By Thomas W. Blessing, Massillamany Jeter & Carson
A few months after a criminal appeal I was handling had been fully briefed, the Court of Appeals set it for oral argument. Having done a few oral arguments, I knew how much work is involved preparing and thought it would be a good idea to practice with the lawyers in my office.
Fortunately, one of my partners told me about the IndyBar Appellate Institute’s moot court program. I had never heard of it but thought it would be a great way to have a “dress rehearsal” for the real thing. I applied, my case was accepted and the moot court was scheduled for about a week before my oral argument.
Just standing at a podium in a courtroom before three lawyers and practicing my presentation helped me get in the right mindset, but answering their questions forced me to think on my feet, gave me ideas which I hadn’t thought of and helped me anticipate things that might come up.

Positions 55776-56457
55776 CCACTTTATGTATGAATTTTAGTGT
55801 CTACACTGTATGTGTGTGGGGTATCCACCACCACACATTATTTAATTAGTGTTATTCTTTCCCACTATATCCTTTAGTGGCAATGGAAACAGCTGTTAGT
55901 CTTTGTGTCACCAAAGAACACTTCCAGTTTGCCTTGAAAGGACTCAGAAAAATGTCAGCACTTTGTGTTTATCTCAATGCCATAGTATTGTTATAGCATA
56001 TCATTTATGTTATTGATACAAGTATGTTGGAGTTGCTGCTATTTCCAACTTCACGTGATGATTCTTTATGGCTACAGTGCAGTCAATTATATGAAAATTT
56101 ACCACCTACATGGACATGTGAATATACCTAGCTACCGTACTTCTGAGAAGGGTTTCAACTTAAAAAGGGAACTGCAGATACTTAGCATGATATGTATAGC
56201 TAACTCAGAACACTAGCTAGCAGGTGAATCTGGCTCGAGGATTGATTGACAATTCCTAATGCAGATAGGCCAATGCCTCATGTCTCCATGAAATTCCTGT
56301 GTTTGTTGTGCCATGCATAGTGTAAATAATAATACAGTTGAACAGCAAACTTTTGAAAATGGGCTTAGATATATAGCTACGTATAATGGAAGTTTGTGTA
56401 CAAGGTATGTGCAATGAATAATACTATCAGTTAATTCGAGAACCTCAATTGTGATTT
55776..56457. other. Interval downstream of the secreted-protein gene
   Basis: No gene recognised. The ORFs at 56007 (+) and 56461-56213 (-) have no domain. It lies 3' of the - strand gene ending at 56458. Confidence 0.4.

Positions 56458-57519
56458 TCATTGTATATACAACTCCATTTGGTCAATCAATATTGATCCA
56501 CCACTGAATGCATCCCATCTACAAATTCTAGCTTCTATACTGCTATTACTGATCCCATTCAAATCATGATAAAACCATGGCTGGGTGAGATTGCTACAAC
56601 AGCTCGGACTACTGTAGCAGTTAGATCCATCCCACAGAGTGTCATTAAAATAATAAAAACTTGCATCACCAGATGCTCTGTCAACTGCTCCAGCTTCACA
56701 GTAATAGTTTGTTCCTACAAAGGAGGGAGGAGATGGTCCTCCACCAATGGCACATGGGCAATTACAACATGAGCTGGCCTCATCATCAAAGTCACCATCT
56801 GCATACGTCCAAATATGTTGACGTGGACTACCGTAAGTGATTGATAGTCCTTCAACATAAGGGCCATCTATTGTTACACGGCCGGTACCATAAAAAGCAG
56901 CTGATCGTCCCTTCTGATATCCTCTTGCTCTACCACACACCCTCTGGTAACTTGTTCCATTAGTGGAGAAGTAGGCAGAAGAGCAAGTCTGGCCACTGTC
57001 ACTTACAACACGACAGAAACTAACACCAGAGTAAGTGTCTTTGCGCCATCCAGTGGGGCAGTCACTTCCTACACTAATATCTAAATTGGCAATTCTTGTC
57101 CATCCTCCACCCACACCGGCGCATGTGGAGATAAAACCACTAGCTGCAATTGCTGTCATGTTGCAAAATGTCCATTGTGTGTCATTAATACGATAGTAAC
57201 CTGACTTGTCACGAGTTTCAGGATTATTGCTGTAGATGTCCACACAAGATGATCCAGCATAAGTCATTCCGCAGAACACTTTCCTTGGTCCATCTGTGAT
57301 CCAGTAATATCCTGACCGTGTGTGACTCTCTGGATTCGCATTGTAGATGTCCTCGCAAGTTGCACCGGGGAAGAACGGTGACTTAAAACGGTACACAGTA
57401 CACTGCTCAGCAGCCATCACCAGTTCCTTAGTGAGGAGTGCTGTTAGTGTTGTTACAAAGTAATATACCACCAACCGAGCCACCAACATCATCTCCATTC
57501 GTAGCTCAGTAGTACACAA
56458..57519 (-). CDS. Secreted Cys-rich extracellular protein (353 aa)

Afterward, the panel critiqued my performance and offered helpful suggestions on style, timing and content. Based on their feedback, I made several changes to my outline. As it turned out, one of the volunteer moot court “judges” had clerked for one of the real judges, which brought a nice perspective to the exercise. Our argument was successful and the Court of Appeals reversed the trial court’s ruling.
This experience was extremely helpful and I felt more confident afterward — I only wish the program had existed when I was a new attorney. If your case is set for oral argument, I encourage you to take advantage of this terrific program!
Get information on applying to moot your argument or serving as a volunteer judge for the Indiana Appellate Institute at indybar.org/appellateinstitute.•
This article originally appeared on the Appellate Practice Section blog page. To see more from the section, visit indybar.org/app.